Vaccinating patients from infancy through adulthood

  • DTaP

    DTaP

    Diphtheria, tetanus, and pertussis are serious diseases caused by bacteria. Diphtheria and pertussis are spread from person to person. Tetanus enters the body through cuts or wounds. Patients should receive five doses of DTaP vaccine at 2 months, 4 months, 6 months, 15 to 18 months, and 4 to 6 years.

  • MMR

    MMR

    The first dose of MMR should be administered to patients aged 12 to 47 months. Clinicians should discuss with the parents and patients the difference between MMR and MMRV.

  • Chicken pox

    Chicken pox

    Also known as the varicella vaccine, the chicken pox vaccine is crucial for children preparing to for school. Parents will need to have their child get the vaccine to help prevent contracting and spreading the chicken pox at school.

  • Polio

    Polio

    There are two vaccines that protect against polio: IPV and OPV. This vaccine should be given to patients at two months, four months, and 6 to 8 months of age. A booster dose is administered in patients aged 4 to 6 years.

  • Seasonal influenza shot

    Seasonal influenza shot

    The best way to prevent illness against the flu is to remind patients to get vaccinated each year. Those who are aged six months and older should be vaccinated to prevent spreading it to others.

  • HPV

    HPV

    The HPV vaccine protects against the human papillomaviruess and causes most cervical cancers. It is recommended for male and female patients aged 11 to 12 years. Stressing the importance of the vaccine to boys, especially, can help reduce spread of the disease. The vaccine can be administered to female patients aged 26 and under and male patients aged 21 years and younger.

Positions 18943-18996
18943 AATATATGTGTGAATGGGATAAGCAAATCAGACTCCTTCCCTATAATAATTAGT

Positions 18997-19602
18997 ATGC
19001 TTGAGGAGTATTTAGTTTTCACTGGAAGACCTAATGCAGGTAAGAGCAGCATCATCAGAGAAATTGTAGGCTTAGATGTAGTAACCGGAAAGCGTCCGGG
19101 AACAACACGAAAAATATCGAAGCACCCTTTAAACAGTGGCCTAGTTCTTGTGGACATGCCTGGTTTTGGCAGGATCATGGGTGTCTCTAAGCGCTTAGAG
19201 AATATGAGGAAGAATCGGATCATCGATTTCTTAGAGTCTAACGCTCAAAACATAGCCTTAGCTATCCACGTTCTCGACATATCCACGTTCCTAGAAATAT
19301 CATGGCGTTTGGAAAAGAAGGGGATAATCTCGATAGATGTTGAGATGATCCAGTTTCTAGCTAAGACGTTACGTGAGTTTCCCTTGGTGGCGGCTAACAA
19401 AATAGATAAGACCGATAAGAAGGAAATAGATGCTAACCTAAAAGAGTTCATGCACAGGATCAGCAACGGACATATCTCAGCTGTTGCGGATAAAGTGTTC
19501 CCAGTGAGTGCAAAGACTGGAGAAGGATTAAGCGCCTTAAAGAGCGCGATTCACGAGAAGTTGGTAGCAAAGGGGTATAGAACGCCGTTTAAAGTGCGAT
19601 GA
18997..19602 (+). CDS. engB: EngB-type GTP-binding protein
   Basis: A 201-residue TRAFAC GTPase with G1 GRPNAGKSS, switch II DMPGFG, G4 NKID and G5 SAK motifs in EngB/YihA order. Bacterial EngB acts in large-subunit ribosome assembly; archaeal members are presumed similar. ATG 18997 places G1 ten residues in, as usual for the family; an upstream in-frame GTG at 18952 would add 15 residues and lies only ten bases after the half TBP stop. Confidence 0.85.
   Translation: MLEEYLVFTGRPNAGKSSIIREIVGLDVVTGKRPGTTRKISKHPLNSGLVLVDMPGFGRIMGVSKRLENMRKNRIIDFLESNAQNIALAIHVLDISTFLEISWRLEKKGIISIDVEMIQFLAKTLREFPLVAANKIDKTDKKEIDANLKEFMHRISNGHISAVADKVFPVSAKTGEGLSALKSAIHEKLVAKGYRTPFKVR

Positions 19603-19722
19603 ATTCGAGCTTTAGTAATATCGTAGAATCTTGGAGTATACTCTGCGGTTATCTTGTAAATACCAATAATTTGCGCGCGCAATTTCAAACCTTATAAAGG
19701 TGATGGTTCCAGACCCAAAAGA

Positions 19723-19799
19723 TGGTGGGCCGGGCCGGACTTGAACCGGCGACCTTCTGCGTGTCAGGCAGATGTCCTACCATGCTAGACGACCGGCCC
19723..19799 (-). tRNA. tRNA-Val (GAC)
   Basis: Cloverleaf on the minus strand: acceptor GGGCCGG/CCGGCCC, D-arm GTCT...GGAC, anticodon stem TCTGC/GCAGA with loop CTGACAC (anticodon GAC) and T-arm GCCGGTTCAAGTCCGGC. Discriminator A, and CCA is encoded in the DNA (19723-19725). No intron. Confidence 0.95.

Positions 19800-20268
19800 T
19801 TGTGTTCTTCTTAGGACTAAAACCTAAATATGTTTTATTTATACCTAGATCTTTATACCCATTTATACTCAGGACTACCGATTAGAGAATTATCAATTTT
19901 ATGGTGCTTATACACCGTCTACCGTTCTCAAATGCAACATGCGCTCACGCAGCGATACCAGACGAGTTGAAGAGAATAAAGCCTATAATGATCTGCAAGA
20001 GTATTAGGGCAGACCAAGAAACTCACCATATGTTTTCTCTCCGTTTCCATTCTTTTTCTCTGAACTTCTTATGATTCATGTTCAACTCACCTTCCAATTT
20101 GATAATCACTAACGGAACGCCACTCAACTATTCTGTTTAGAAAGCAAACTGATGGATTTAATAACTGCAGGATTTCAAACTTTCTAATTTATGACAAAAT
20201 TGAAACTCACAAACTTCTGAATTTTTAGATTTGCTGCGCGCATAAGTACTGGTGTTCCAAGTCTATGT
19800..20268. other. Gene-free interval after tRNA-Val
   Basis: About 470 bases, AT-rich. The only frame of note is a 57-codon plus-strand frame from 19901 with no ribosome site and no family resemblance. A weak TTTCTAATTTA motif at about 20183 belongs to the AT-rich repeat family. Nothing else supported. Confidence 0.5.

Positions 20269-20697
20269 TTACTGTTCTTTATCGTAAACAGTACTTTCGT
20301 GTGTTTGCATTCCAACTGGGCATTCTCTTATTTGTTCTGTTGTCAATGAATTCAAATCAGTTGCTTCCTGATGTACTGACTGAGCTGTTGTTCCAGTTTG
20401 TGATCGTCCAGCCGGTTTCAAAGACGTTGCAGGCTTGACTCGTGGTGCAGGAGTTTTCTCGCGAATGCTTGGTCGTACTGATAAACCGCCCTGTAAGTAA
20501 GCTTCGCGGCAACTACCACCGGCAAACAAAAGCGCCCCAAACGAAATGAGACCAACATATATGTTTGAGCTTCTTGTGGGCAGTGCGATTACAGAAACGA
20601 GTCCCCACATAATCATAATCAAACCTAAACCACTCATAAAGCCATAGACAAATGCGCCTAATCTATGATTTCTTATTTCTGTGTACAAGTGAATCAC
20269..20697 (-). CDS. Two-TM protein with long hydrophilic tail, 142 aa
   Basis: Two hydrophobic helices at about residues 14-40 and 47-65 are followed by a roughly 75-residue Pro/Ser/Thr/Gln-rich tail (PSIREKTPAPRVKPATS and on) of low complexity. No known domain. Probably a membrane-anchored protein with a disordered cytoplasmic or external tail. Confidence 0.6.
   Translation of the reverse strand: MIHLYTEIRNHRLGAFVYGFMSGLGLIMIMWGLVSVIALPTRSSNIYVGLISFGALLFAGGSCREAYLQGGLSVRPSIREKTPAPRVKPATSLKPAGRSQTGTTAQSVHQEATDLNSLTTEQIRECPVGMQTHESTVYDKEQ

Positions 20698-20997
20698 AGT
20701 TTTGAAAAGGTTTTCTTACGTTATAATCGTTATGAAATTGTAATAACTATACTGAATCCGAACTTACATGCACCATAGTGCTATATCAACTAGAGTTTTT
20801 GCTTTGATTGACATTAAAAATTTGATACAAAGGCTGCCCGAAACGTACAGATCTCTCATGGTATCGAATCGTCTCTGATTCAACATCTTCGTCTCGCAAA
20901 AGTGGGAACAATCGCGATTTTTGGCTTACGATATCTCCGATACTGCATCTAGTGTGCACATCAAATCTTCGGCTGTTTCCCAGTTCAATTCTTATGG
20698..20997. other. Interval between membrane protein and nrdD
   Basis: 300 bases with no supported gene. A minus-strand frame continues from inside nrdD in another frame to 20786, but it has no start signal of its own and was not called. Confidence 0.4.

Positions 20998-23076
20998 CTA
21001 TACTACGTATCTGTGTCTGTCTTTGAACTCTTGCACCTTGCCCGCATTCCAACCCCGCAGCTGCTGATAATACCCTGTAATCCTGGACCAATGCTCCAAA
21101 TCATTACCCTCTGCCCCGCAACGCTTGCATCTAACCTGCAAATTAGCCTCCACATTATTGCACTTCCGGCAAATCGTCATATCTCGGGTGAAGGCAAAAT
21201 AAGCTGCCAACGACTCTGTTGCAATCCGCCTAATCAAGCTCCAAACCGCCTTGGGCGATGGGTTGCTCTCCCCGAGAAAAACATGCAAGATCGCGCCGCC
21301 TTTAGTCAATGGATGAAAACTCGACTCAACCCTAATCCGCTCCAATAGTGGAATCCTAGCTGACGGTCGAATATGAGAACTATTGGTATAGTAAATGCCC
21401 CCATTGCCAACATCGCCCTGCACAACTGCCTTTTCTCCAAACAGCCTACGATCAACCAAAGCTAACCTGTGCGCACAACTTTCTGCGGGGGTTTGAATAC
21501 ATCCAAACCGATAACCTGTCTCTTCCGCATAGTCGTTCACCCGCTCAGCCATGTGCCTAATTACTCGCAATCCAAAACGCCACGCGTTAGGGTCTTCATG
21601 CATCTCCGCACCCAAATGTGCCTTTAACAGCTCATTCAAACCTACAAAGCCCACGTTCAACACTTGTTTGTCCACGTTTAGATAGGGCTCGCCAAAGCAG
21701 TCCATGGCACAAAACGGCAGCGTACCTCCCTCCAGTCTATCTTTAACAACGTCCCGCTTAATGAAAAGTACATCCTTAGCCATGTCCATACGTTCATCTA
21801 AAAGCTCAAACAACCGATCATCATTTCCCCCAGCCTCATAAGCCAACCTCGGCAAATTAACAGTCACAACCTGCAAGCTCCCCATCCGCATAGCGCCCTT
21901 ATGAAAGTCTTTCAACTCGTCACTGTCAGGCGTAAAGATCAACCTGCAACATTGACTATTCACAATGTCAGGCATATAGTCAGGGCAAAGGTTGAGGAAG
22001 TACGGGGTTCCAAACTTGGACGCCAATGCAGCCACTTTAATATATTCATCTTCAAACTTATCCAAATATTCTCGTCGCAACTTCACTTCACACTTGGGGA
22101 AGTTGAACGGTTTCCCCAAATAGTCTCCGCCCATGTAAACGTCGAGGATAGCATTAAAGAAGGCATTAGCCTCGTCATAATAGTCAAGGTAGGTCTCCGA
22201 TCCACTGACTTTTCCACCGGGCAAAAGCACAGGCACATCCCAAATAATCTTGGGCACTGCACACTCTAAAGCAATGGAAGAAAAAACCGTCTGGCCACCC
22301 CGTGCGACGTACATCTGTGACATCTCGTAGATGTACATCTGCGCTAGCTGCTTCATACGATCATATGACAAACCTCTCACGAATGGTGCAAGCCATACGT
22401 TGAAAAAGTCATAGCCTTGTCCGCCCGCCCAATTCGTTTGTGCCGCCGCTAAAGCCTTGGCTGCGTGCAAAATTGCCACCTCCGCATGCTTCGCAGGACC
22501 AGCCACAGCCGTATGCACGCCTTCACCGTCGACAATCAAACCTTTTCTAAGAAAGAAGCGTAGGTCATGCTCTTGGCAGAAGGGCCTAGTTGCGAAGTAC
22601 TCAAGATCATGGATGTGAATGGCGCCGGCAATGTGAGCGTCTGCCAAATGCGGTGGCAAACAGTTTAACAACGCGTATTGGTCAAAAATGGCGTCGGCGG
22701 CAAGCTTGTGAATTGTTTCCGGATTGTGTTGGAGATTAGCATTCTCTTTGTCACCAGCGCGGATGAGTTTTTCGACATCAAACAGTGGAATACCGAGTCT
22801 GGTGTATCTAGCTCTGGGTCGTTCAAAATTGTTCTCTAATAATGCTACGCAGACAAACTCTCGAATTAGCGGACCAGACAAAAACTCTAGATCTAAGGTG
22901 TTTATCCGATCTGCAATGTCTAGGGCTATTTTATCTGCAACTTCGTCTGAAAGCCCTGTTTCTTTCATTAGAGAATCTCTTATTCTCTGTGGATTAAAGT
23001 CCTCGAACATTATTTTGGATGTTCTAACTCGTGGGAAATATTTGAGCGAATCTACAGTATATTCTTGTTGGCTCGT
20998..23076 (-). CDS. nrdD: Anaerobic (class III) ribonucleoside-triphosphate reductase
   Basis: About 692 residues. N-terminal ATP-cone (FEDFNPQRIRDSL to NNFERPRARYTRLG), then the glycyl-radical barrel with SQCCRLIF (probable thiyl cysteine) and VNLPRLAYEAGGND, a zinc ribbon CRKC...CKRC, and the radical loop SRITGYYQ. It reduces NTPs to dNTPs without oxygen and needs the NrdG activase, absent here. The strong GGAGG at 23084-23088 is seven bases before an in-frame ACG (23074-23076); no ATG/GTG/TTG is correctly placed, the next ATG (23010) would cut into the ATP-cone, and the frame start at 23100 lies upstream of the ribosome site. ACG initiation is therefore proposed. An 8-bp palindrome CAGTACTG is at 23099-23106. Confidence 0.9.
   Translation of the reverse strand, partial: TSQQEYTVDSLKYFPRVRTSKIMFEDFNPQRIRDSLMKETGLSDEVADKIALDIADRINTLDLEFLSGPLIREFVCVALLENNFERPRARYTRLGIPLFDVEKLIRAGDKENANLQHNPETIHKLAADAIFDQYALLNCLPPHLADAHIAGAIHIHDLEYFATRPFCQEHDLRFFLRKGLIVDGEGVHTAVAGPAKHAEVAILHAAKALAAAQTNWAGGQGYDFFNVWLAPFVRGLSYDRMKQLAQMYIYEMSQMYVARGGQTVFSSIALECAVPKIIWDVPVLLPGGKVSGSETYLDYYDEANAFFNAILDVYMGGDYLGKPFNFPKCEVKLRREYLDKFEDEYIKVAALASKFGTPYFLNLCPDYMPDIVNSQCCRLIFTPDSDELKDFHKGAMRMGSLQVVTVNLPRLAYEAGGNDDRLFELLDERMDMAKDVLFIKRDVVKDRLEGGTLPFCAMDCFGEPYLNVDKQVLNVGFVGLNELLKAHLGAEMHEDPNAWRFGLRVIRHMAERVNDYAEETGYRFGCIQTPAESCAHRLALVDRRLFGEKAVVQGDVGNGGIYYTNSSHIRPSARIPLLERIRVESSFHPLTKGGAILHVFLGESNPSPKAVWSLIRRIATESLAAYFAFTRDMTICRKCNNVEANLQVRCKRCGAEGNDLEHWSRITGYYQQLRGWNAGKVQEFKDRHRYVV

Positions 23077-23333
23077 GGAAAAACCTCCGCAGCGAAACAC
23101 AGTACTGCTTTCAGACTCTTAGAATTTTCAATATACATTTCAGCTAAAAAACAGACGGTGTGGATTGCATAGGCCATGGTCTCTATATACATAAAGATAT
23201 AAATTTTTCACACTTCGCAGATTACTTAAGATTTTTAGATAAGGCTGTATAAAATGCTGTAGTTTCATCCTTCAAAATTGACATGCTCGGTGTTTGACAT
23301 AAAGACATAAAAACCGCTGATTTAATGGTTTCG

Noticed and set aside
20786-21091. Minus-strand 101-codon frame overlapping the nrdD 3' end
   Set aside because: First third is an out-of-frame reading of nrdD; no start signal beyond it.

• Tdap shot (for patients who have not previous received the DTaP)

    Tdap shot (for patients who have not previous received the DTaP)

    Remind patients that come into contact with infants and small children, to make sure they are up to date on Tdap boosters in order to prevent pertussis.

  • Shingles

    Shingles

    Shingles occur most commonly in patients aged 50 years and older. Remind patients, especially those with compromised immune systems to get their shingles vaccination.

  • Pneumococcal Disease (for adults aged 65 years and older and adults with specific health conditions)

    Pneumococcal Disease (for adults aged 65 years and older and adults with specific health conditions)

    Adults aged 19 years and older and patients with certain medical conditions who have not received PCV13 should get a dose as soon as possible. Patients who have not been immunized are at increased risk for diseases such as cochlear implants, HIV infection, leukemia, chronic renal failure, and Hodgkin disease.

  • Hepatitis B (for adults who have diabetes or at risk for hepatitis B)

    Hepatitis B (for adults who have diabetes or at risk for hepatitis B)

    Hepatitis B is a serious disease that attacks the liver. Approximately 95% of new HB infections occur among adults and unvaccinated adults which behavior risk behaviors. Encourage all patients to get vaccinated for Hepatitis B.

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Immunizing patients is a cornerstone of primary-care practice and public health policy. Clinicians are responsible for vaccinating more than 80% of patients aged 19 to 35 months, according to the CDC.

Health-care providers are well aware that vaccinations don’t just stop after childhood. Adult and senior patients benefit from ongoing protection that vaccinations provide.

Here is information from the CDC about vaccinations for patients of all ages.

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